Will Kassel Airport Rise as a Phoenix Out of the Ashes?

Enormous costs, little traffic, and a sudden change in management are the latest headlines produced by Kassel Airport. The reputation is damaged and the public debate is increasingly becoming critical. However, the local industry remains silent although it was them that demanded the enlargement and modernization of the regional airport with the aim of becoming a future gateway for aviation. Now the big question is what road Kassel will take from here.

In – Ralf Schustereder  / source Kassel Airport                         Out – Maria Anna Muller  /  source: hs


The city of Kassel is geographically located right in the middle of Germany, which would make the location ideal for air traffic, mainly cargo flights. This insofar, as several large enterprises are located there or in the neighbouring region that could be viewed as attractive customers for the air cargo business, like the plants of car producers Volkswagen and Daimler, the supplier of medical devices B. Braun AG, tyre producer Continental AG, raw material supplier K + S Group, and automotive outfitter Bosch Group. All of them quite illustrious names.

Originally, cargo was Kassel’s driving force
Therefore, air freight was originally the driving thought behind the decision to bring the airport onto the map by enlarging its runway and build a state-of-the-art ground infrastructure. But the costs exploded. The entire project – strongly supported by Hesse’s conservative government – that was originally calculated to cost €151m ended up with spending of €271m, funded entirely by the taxpayers. That was the first blow which damaged the reputation of the site.
The next one, initiated by the management, followed soon after, aviation experts claim. Instead of playing the cargo card by attracting airlines operating feeder flights on behalf of some of the big integrators, Kassel’s Managing Director Maria Muller and her team promoted leisure traffic. With less than poor results, as proven by the meagre 40,000 travellers or even less Kassel saw last year. According to the airport’s biz plan it should have been at least 100,000 pax.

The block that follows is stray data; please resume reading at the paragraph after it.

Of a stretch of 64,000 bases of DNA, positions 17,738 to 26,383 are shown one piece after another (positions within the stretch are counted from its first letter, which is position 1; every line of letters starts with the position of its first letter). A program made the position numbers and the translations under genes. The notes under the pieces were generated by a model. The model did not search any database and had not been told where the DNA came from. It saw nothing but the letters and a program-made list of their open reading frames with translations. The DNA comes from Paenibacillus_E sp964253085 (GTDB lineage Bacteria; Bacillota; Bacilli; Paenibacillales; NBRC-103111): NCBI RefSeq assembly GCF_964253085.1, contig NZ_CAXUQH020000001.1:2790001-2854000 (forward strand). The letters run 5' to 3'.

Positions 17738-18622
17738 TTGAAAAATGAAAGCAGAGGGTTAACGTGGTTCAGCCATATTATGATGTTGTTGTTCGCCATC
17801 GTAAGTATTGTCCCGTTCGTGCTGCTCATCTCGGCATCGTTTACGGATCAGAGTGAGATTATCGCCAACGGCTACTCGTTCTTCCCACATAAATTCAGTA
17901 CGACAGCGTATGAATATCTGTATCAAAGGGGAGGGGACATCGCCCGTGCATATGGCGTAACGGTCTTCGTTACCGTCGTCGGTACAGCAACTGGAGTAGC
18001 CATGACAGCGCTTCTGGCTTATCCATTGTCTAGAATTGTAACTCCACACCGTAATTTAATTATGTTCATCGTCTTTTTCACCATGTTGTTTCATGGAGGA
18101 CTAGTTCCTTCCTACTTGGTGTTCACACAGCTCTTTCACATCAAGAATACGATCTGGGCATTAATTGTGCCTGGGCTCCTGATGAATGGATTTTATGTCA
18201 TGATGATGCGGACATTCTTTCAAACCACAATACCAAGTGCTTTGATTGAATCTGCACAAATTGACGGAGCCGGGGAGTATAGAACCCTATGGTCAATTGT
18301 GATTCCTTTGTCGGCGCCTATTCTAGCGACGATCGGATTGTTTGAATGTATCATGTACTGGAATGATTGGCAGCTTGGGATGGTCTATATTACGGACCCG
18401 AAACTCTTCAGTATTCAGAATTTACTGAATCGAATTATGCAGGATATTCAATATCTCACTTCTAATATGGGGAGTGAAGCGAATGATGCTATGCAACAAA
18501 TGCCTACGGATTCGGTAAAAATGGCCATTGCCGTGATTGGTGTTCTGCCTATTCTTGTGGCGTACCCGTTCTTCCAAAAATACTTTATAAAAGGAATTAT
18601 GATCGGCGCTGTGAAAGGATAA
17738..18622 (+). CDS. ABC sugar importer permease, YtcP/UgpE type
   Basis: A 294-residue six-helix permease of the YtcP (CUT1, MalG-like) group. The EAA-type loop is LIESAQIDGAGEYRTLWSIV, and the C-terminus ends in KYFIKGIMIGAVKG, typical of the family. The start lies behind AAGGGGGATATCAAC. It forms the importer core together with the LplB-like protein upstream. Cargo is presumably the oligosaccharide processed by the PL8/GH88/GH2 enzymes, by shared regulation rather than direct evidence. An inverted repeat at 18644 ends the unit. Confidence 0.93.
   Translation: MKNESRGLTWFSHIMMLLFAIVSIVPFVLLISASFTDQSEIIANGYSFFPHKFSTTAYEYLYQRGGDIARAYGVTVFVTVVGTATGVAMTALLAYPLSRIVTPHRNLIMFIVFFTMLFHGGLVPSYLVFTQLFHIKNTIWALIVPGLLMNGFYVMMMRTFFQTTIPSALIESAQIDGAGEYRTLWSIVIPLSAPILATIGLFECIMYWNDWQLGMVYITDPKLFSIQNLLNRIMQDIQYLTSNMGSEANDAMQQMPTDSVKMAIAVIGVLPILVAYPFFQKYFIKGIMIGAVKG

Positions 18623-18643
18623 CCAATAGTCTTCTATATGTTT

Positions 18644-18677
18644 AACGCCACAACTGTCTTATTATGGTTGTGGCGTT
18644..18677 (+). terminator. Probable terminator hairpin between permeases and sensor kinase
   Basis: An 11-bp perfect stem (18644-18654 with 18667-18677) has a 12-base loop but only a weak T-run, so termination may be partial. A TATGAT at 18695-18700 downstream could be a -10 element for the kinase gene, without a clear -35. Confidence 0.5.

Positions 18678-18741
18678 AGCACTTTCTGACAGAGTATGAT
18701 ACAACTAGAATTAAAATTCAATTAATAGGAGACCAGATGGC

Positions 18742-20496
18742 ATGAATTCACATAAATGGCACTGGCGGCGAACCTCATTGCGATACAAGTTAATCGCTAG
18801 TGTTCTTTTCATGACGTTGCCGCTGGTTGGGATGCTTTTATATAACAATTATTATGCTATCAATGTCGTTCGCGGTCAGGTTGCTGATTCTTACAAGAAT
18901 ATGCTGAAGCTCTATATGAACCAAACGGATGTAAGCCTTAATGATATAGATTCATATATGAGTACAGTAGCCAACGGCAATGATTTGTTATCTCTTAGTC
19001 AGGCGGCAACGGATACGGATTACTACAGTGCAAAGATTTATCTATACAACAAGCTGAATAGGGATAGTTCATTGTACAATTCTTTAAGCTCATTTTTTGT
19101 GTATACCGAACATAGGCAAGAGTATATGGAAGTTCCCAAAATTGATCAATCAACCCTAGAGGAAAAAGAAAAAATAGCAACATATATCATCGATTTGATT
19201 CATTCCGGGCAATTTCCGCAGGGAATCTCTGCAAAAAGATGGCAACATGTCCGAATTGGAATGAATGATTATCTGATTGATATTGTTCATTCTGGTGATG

Meanwhile, leisure travel has become a very price sensitive item, causing travellers to look ahead for the lowest possible costs. For example, at Germany’s 2nd largest low cost airport, Hahn, you can easily observe car license plates from hundreds of kilometers away, even from Luxembourg, France or Switzerland. Obviously each of them has been looking for “the deal” to fly at lowest possible cost.
Since the once high-flying expectations have not been fulfilled, Maria was ousted and replaced by Ralf Schustereder. The former Fraport manager spent the last two years in Cairo, overseeing Fraport’s business activities there. Wrong business strategy and a false communication policy were the main allegations made by the public owners Hesse State and the City of Kassel against the former management. 

Cargo should come first
The basic problem is that some major gateways are not far away, such as the 165 km distant big Rhine-Main airport or Hanover (118 km) which also offers carriers 24/7 ops. But without doubt, there is growing demand for air transport by the local industry since Northern Hesse State has developed into a logistics center and midpoint for fitting and assemblage of supra-regional importance. 
So the former management has to face the key question why they pushed leisure traffic, but disregarded cargo. Hopefully, their successors identify this error and establish Kassel airport as a focal point for the extensive logistics industry in the region. It could be a starting point to make forwarding agents and airlines aware of this rebuilt and enlarged airport. If so, there is a slim chance that Kassel finally might turn into a contemporary phoenix that rises out of the ashes.


Heiner Siegmund